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"If you don't get into the Bay of Bengal now, you will be left back as an Okie," he said during a presentation at the International Petroleum Technology Conference last week. "Unless you step into the breach, you may regret one day dismissing me as a raving lunatic."
The optimism is grounded in massive oil deposits, close to 30 billion tons, in Central India. That's twice the size of the deposits in Iraq (13 billion tons, according to the Institute of Petroleum) and just shy of Saudi deposits. With this, India, which imports 70 percent of its oil, could become an exporter, Aiyar hypothesized.
Unfortunately, oil is stuck under the Deccan Traps, a deep layer of volcanic rock created 65 million years ago when the protocontinent Gowandaland smacked into Eurasia. The collision coincided with the extinction of the dinosaurs.
"How do you begin to do seismic surveys before you even drill through this mess?" he said. "It is necessary that the best kind of scientific R&D be brought to bear upon this problem."
Although nations are clamoring to build their economies around clean industries like semiconductor design and outsourcing, there's still a lot to be said for 19th century activities like drilling holes into the ground and blowing up rocks.
For one thing, it's sort of cool. Exxon Mobil is working on ships that carry 260,000 cubic meters of liquefied natural gas across the Atlantic without accidentally blowing up. When was the last time someone jumped out of helicopters over Baku to wrestle customer relationship management software back into line?
Exxon is also now drilling 2,500 meters down in some offshore wells. In the '90s, the limit was 1,000 meters.
The technology and energy worlds will also increasingly become more intertwined over the next decades. Oil and gas consumption will double by 2030, in part because of growth in tech centers like China and India. Gulf states this year will export $313 billion worth of oil and gas, a figure that will rise to more than $600 billion by 2030.
"In 2004, the oil map changed. For the first time ever, Asia consumed more oil than North America," said Daniel Yergin, chairman of Cambridge Energy Research Associates.
Meanwhile, rising demand will prompt companies to devise technologies to extract more natural resources and contain environmental hazards. The oil industry, it turns out, is not that efficient. On average, only about 35 percent of the oil in a given deposit actually gets brought to the surface, according to industry estimates. If that could be raised to 45 percent, the world's proven known oil supply could be extended by 20 years.
Scientists are thus tinkering with ideas such as genetically modified microbes that could generate gases to increase underground pressure. For students, this will likely become a strong job market. Academics and international oil companies--which laid off hundreds of thousands of employees in the 1980s--say the industry now faces a huge shortage in engineers.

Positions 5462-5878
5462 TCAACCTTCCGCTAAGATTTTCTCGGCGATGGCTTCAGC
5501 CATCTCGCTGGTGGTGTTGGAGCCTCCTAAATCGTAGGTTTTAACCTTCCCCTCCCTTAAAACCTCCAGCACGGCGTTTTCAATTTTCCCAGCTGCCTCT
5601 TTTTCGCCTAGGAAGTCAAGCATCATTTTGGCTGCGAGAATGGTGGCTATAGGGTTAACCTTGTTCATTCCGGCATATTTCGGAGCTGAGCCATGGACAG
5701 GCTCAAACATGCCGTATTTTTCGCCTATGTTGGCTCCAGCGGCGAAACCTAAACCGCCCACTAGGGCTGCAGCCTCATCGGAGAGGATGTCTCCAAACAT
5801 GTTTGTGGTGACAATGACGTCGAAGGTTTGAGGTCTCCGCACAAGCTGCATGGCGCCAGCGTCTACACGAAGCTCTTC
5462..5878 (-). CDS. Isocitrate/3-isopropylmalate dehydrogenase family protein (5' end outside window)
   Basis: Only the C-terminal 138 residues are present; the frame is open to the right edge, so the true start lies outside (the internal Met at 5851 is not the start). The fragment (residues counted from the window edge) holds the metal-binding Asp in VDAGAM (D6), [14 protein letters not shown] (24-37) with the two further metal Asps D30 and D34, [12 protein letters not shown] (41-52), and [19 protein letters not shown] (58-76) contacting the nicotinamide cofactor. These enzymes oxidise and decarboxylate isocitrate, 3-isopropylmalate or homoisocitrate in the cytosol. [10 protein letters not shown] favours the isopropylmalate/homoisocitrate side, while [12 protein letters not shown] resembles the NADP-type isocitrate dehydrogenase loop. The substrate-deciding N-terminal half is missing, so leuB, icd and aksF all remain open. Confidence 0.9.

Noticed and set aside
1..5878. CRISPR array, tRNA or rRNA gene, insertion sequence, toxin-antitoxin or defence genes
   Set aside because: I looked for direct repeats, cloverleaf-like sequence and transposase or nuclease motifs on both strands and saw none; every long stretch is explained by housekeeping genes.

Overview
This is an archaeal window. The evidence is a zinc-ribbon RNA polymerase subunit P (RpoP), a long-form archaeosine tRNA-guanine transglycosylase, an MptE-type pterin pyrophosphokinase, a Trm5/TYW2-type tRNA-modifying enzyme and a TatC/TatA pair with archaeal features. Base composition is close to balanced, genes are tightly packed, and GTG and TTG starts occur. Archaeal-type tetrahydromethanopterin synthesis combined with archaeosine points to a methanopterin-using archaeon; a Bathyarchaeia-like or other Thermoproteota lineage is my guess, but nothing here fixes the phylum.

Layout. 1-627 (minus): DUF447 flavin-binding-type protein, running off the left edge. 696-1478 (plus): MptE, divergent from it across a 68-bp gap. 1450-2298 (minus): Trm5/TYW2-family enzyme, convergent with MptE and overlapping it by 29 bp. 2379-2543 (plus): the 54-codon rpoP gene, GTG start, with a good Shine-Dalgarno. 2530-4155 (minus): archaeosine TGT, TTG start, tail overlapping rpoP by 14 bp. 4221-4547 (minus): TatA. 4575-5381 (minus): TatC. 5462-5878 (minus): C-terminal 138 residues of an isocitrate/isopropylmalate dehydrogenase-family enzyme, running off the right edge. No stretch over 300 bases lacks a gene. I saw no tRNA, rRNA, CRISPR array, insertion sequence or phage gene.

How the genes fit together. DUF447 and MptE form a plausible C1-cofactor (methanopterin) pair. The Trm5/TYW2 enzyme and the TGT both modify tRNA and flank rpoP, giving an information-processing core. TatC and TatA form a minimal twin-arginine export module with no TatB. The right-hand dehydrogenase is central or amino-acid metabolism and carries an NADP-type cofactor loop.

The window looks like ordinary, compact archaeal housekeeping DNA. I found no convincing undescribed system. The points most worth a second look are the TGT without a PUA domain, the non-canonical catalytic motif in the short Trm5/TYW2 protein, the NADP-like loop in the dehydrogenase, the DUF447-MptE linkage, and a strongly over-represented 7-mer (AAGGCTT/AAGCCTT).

Fears about the impact of global warming, have created markets for electronic bikes and hybrid cars. Oil companies like Shell and Exxon Mobil have begun to tout a clean, synthetic diesel fuel for choked cities like Seoul.
For India, exploiting its oil resources could represent a massive step forward in modernization. Blackouts remain common in most Indian cities. Nearly half the country's electricity, according to various estimates, gets stolen by individuals placing illegal feed wires onto power lines. In Aiyar's dreams, it could also reverse the balance of power between East and West.
"We have the opportunity to band together to restore Asia's role as the vanguard of civilization, which has traditionally been Asia's role," he said. "Asia only lost the role around 200 years ago. Two hundred years is but a blink of an eye in a long, long saga."
Becoming the light of civilization, however, will require some outside help. Geological science remains a second-class citizen at the Indian Institutes of Technology. Although Aiyar is lobbying the government to change the situation, India will have to rely on foreign expertise.
"Luckily, we're not as broke as we used to be, so we can pay for the services," he said.
Michael Kanellos is editor at large at CNET News.com, where he covers hardware, research and development, start-ups and the tech industry overseas. He has worked as an attorney, travel writer and sidewalk hawker for a time share resort, among other occupations.
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